Unless you’re in the pointy end of the plane, with proper beds and complimentary caviar whenever you click your free booze-soaked fingers, long haul air travel is no fun at all. For economy class passengers, it’s usually a case of desperately trying to struggle into some kind of comfortable position in order to get an hour or two’s shut-eye.
Air New Zealand (£) reckons it may have come up with an innovative solution. At the beginning of April 2010, it debuted the ‘Skycouch’ seats on its Auckland – Los Angeles – route.
What is the Skycouch?
The Skycouch is like a normal bank of three seats, but with a few twists. The armrests raise up all the way, and footrests flip up from under the seat at angles of either 60 degrees or 90 degrees. Get all three at 90 degrees and you’ve essentially got a flat platform. The ideas is that couples (or families) buy the bank of three seats between them, and then have freedom to move around, cuddle up and sleep lying down.
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In many ways – food, staff and entertainment in particular – Air’s offering is excellent. But there are some obvious issues with the Skycouch, the first being turbulence. It’s no good lying down if you have to constantly sit up with your seat belt fastened. This is cleverly taken care of by supplying Skycouch customers with a bag of ‘loop’ and ‘cuddle’ belts that you can use safely whilst horizontal. There’s also a Kama Sutra-ish manual explaining possible safe-but-comfy positions.
The belt kit looks rather like equipment for a mountaineering expedition. And this is the first major problem. Book a Skycouch and you will be deluged with unnecessary stuff. We felt like we’d walked into a bedding factory – and had five pillows, three blankets and underlay sheet to deal with. It couldn’t all fit in the overhead compartment, so it ended up as space-thieving clutter in our would-be bed.
Testing it out
Not that we could actual use it as a bed. The simple fact is that two normal-sized human beings will not comfortably fit lying down on a Skycouch. Attempting this was a farce. We wriggled, we flipped, we clambered over each other and eventually just gave up. After 45 minutes of absurd shuffling, we had woken ourselves, accidentally switched the seat back screens on several times and thoroughly annoyed everyone who was sat around us.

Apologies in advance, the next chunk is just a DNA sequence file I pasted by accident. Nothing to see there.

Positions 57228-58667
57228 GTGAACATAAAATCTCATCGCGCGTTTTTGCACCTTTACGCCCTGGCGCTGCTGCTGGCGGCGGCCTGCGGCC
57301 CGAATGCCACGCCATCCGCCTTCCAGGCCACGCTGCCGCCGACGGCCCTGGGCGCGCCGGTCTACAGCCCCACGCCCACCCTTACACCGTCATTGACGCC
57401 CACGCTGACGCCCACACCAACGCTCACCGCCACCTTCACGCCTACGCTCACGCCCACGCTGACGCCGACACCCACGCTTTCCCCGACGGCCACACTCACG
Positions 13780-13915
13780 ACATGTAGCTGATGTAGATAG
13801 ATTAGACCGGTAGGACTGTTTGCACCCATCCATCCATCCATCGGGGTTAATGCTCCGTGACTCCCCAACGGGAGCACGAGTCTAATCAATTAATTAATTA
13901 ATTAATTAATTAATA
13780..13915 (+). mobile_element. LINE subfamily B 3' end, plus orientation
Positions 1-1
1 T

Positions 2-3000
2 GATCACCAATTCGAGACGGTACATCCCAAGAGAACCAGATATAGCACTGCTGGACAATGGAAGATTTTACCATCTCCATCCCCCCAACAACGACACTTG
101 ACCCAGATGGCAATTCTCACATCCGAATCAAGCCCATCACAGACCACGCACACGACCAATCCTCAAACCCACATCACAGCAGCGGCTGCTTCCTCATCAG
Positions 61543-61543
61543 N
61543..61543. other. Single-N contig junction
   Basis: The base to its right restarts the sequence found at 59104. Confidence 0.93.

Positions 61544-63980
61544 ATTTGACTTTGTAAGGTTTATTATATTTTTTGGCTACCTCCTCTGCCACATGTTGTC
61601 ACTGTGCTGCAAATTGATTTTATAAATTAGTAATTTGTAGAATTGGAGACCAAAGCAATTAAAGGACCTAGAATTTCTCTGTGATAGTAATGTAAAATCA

The reclining problem
Part of the problem – as it always is on planes – was that we were sat behind the sort of selfish numpties who recline their seats all the way back as soon as they’re allowed to. And the seats go back surprisingly/ infuriatingly far. As the in-flight ‘concierge’ (another gimmick) admitted, the Skycouches just don’t work as a bed when the people in front recline. If Air New Zealand is to persist with the Skycouches, it has to remove the recline function. That ain’t gonna be popular, I suspect.
As it is, hobbits might appreciate the benefits. But then again, it’s not small people who really have a problem with airline seats. The people likely to be tempted into the Skycouch are the chunky and the tall who suffer the most. They’re likely to be very disappointed unless significant tweaks are made.
The Skycouches could backfire badly on Air New Zealand – largely because of what they’re not telling you. The Boeing 777-300s have been decked out in a 3-4-3 formation, with both seats and aisles narrower than on the 777-200s that usually fly the route. This means anyone in an aisle seat has their shoulder knocked when anyone goes past and only the truly waif-like can sit without having to wrench both shoulders forward.
Is the Skycouch worth it?
To anyone who just wants to get from A to B as cheaply as possible, of course the Skycouch isn’t worth buying. But then this section of the market would also regard upgrading to premium economy or business class a scandalous waste of money too. If Air New Zealand guts the planes to put bigger seats in a 3-3-3 formation, cuts the clutter and clusters the Skycouch customers in a non-reclining area, then maybe it can work for going all the way to London. But for Australian customers going to Los Angeles, the extra two to three hour layover in Auckland is never going to be an appealing trade-off.
My advice to couples travelling together is to try an old trick – find the cheapest flight you can, and check in online. Pick the least desirable bank of three seats on the plane, and reserve the window and aisle seats. You’ve a great chance of having no-one else join you, plus the opportunity to sprawl and get comfortable is much the same as it will be with the Skycouch.
All content copyright David Whitley.